Reforms to our laws affecting free and pay to enter prize promotions are on the way. We report on the latest stage in the process and look at the implications for ‘no purchase necessary’.
Topic: Games of chance and skill
Who: The Department for Culture, Media and Sport of the UK Government
When: June 2004
The UK Government published its response to the first report of the Joint committee of the House of Commons and House of Lords on the Gambling Bill.
As previously reported on marketinglaw, the Parliamentary report had much to say about the Governments' proposals for reforms to UK gambling laws. These include changes to the laws governing prize promotions and to controls over gambling ads.
Health warnings in gambling ads?
In its report, the Joint Committee was dubious as to whether a health warning scheme in gambling ads would be appropriate. As an alternative the Committee recommended that gambling ads include information about sources of help for problem gamblers.
In its reply, the Government notes this recommendation and agrees with the broad thrust of the Committee's observations. Information about available sources of guidance on gambling behaviour may well be a useful requirement for gambling advertisements, the report states, and the Government will consult relevant stakeholders, including the ASA, before including such a requirement in ad regulations or licence conditions.
So it appears that health warnings as such in gambling advertising are unlikely, but the mention of "regulations" raises again the spectre of a new delight for gambling advertisers, "Gambling Advertisement Regulations." As to which read on.
Self regulation for gambling ads?
The Joint Committee recommended the continuation of the existing and seemingly effective self regulatory model for gambling ads, with power reserved to the Gambling Commission to assume regulatory responsibility if it turned out that self regulation was not working.
In its reply, the Government accepts that the new law should not preclude the continuation of controls guided by the ASA and the CAP code. However, the Government believes that the risks involved in gambling do require there to be a statutory underpinning for controls that can have effect if existing arrangements are seen to have lost their protective effect.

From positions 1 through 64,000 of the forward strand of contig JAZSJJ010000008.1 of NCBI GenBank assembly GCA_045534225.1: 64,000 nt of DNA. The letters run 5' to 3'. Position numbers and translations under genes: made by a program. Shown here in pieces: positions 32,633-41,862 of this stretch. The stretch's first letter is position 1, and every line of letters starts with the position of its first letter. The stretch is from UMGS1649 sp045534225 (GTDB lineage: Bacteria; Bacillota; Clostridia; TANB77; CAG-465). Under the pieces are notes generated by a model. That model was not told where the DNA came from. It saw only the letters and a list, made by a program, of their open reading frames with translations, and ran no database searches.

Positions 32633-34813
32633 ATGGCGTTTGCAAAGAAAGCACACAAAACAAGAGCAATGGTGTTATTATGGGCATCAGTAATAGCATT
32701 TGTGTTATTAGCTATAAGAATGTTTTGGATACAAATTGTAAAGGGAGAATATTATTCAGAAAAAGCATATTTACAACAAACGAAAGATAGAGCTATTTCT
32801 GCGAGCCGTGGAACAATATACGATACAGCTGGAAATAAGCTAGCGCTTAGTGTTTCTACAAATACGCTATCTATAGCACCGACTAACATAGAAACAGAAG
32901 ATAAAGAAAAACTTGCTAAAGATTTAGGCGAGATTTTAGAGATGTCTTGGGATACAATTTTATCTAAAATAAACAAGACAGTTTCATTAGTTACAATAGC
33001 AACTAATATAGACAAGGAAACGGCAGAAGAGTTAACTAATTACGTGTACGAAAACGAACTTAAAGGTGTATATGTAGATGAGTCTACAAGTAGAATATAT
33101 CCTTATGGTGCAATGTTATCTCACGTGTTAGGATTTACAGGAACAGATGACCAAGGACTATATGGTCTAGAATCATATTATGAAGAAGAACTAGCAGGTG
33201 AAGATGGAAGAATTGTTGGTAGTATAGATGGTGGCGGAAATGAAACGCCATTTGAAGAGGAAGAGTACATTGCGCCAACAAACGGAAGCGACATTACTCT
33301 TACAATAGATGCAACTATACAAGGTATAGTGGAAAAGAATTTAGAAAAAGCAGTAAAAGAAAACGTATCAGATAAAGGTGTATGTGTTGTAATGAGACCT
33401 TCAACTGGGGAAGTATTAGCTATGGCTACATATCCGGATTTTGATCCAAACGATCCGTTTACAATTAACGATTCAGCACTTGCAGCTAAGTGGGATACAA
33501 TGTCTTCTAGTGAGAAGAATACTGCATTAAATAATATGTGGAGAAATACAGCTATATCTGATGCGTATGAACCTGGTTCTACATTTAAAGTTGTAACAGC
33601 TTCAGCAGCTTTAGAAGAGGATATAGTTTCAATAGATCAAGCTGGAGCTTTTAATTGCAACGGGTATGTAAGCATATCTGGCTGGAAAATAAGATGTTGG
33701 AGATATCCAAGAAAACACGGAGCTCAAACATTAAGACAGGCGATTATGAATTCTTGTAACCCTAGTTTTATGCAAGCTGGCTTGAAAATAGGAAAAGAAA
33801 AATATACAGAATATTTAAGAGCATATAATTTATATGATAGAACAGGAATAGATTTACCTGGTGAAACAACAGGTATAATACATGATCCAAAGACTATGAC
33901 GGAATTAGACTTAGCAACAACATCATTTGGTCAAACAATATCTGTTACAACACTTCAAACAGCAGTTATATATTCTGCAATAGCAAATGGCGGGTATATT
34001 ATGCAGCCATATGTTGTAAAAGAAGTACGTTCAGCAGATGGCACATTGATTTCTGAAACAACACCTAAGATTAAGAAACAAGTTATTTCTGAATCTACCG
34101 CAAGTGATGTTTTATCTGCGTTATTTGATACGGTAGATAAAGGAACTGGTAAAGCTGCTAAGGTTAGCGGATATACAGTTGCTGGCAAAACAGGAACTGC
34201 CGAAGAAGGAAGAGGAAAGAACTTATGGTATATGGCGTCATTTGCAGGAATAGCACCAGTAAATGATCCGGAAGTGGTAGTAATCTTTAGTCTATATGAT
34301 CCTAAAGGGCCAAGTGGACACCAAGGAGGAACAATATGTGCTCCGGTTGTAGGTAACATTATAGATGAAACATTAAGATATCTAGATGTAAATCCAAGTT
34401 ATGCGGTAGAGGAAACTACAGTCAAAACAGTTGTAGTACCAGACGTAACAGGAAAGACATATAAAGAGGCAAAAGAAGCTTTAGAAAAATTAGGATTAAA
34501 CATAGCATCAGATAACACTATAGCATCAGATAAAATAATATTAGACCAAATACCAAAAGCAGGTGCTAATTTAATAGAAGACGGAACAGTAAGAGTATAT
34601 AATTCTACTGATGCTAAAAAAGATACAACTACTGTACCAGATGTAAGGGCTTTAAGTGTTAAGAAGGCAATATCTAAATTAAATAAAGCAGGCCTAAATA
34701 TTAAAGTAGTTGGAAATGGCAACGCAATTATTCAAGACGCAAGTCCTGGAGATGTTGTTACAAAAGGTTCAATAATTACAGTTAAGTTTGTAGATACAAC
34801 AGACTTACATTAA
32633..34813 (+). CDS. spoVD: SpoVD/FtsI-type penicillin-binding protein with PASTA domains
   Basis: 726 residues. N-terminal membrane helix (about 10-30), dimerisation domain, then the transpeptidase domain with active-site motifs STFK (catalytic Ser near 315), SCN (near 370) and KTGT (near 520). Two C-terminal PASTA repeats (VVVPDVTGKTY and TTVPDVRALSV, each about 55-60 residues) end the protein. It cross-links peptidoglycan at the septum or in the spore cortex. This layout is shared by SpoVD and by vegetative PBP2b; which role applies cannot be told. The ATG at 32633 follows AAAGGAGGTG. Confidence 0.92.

The Government's current policy therefore is that the content and conduct of advertising conducted by Gambling Commission licensees should be controlled by operating licence conditions imposed by the Secretary of State or the Gambling Commission. Advertising conducted by all other persons, other than on TV or radio (which will continue to be regulated by OFCOM) is to be controlled by regulations made by the Secretary of State.
In the operation of this system, it would be open to the Secretary of State and/or the Gambling Commission to make licence conditions that require compliance with the CAP codes, but the general thrust of the Government's comments suggests that there will be separate, detailed regulations controlling gambling advertising, to be enforced in the first instance by the Gambling Commission.
The Joint Committee recommended that adequate resources be available to the Gambling Commission to enable it to initiate prosecutions against those conducting lotteries that will be illegal under the new legislation. In its reply the Government accepts these recommendations and assures the Committee that the Commission will be adequately resourced to pursue illegal lottery operators. That will certainly be a change from the current enforcement landscape if it happens.
Premium rate telephone entry events
The current intention of the Gambling Bill is to make it crystal clear that the use of premium rate telephone calls as an entry mechanism for prize events should be treated as a form of payment to enter.